Ronda Rousey addresses UFC 229 brawl: 'There's too much preferential treatment given'

If you think UFC 229's historically anticipated and contested main event was overshadowed by Khabib Nurmagomedov's post-fight brawl outside the Octagon, then you've got something in common with Ronda Rousey.

The former UFC women's bantamweight champion, knockout artist and reigning WWE Raw women's champion opened up on Nurmagomedov's fight with Conor McGregor in an interview with TMZ Sports this week. She agreed that "a great match" was "soured by the aftermath," saying she wants "people to feel safe bringing their kids to fights." But while Nurmagomedov's violent victory celebration prompted one of the ugliest post-fight scenes in UFC history, it was McGregor who drew a lot of Rousey's ire.

"I think that Khabib jumping out of the Octagon was not as bad as throwing objects at a bus," Rousey said, "because my friend Rose Namajunas was on that bus. My friend Michael Chiesa missed his fight because (of the incident). So I just feel like there has to be equal treatment all the way across the board. I don't think that anyone should get special treatment because they're a bigger draw."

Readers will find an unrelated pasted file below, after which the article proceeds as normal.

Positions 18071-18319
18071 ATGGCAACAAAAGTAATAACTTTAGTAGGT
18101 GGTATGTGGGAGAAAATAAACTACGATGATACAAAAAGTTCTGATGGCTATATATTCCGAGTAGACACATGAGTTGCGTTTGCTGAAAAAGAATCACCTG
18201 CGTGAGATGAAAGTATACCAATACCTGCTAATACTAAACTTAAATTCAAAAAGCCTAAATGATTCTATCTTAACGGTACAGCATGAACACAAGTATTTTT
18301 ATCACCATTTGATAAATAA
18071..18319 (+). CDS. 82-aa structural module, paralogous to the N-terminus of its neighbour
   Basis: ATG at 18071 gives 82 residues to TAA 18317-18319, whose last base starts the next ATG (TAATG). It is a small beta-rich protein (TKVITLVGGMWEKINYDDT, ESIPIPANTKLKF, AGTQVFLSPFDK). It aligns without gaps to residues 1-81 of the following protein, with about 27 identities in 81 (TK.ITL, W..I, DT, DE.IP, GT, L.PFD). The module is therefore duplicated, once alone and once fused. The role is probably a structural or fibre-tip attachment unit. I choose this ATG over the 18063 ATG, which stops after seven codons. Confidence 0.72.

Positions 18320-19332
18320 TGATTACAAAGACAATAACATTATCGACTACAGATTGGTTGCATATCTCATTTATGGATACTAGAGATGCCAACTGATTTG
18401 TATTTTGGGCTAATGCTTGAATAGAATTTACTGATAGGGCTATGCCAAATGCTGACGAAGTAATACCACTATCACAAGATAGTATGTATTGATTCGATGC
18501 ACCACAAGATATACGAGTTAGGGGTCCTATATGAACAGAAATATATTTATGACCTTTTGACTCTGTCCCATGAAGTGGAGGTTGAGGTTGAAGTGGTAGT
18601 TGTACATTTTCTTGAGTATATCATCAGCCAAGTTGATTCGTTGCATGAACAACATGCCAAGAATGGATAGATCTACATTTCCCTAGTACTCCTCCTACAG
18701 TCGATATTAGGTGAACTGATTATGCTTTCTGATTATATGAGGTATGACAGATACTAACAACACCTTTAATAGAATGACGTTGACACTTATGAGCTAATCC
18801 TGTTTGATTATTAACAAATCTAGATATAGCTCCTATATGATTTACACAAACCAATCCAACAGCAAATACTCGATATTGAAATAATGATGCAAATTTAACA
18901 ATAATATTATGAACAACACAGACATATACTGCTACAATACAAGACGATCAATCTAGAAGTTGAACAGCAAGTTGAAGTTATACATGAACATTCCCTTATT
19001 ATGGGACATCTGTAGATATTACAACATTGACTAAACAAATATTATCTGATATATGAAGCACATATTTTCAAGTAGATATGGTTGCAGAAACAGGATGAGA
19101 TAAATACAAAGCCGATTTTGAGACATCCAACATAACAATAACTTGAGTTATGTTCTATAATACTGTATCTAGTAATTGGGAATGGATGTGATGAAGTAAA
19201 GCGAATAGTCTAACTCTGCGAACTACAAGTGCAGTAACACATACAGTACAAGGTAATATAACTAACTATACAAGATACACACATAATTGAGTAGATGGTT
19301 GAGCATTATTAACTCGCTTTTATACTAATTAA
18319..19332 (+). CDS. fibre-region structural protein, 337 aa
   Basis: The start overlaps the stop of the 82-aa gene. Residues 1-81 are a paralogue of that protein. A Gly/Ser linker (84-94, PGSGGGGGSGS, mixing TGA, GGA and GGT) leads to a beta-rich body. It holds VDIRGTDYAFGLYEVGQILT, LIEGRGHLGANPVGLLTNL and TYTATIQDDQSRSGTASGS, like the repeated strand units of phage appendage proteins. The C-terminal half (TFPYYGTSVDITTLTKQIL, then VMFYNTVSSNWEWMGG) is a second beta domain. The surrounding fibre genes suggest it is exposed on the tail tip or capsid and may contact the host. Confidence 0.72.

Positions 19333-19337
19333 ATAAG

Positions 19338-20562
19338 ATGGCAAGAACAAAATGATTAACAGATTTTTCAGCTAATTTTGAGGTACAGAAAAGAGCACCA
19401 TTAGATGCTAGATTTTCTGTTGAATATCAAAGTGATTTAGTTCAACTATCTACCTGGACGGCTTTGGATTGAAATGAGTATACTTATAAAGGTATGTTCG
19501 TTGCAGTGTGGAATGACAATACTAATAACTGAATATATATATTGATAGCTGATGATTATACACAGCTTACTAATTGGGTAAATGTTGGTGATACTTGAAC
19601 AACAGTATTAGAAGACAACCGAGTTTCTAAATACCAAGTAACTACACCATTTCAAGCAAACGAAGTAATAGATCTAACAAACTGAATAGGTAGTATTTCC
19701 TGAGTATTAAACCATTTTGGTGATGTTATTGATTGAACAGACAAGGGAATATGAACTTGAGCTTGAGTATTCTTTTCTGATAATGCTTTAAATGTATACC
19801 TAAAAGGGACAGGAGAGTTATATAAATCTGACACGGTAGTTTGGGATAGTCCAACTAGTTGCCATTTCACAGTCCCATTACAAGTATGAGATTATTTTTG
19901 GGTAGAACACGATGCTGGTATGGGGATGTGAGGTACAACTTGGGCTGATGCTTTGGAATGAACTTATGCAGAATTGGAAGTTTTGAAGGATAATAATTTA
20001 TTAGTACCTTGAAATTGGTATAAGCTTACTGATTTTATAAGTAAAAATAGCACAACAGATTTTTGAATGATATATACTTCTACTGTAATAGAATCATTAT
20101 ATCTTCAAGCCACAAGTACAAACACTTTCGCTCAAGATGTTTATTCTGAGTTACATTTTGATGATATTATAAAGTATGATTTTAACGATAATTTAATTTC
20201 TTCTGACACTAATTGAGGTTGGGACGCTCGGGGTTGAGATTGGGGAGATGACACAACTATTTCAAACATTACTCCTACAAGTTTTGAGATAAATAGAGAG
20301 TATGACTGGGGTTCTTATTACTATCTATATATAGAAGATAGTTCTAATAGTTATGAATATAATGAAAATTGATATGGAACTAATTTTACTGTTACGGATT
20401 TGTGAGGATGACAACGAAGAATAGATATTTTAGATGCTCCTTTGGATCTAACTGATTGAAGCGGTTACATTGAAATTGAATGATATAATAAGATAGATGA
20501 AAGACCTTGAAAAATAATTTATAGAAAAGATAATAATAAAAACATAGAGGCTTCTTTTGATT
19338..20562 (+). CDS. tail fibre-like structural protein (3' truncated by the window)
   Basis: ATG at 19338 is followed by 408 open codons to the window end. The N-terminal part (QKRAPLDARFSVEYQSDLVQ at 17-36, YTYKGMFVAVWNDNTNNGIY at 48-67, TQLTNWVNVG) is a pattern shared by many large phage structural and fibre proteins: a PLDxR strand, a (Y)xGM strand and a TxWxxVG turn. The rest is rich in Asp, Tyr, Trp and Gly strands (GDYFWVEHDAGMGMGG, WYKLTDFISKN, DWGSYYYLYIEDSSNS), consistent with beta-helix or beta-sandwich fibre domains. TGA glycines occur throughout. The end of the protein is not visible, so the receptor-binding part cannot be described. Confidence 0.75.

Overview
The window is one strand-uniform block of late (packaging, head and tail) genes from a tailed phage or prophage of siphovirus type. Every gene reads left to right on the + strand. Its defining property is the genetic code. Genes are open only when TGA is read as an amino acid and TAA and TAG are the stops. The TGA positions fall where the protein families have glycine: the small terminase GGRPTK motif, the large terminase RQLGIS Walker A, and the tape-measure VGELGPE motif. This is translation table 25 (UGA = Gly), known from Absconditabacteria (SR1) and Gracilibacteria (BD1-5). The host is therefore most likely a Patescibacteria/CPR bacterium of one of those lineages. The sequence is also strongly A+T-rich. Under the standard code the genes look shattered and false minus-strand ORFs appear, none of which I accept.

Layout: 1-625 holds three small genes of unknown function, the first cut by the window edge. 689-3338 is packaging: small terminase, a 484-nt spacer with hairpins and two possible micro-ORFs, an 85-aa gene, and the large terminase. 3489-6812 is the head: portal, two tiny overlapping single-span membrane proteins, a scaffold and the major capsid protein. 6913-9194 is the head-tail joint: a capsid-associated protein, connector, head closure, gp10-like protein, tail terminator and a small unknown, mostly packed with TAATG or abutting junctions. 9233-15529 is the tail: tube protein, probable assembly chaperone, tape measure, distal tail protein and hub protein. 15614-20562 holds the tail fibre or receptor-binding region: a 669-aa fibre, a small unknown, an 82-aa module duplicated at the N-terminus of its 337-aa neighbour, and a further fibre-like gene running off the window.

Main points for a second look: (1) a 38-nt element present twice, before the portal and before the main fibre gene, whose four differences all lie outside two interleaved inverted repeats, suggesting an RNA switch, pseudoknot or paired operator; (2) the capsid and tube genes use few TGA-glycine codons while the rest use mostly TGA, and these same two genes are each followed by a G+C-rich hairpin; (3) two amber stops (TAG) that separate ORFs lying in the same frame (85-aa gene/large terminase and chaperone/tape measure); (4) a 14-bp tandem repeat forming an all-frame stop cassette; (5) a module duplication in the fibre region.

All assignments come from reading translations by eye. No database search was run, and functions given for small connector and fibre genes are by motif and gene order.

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Rousey, of course, is referring to McGregor's antics from April, when the Irish fighter hurled a guardrail at a passenger van after UFC 223 media day. "A million security guards had to restrain him," Chiesa coach Rick Little said at the time, noting that the van was carrying various fighters and was looking to pick up Nurmagomedov.

Rousey didn't condone Nurmagomedov's actions from UFC 229, after which the undefeated Russian fighter taunted McGregor, scaled the cage and sprung in the direction of McGregor friend and fellow fighter Dillon Danis, all while an in-ring brawl broke out between he and McGregor's teams. Only Nurmagomedov was withheld payment from the Nevada State Athletic Commission as a result of the scuffle, however, and UFC president Dana White refused to put the title around Nurmagomedov's waist after McGregor was escorted out of the arena. .

"I think there's too much preferential treatment given to high-profile fighters," Rousey said. "I think there needs to be equal discipline across the board because people are going to start think that once they get to a certain level then the rules don't apply for them."

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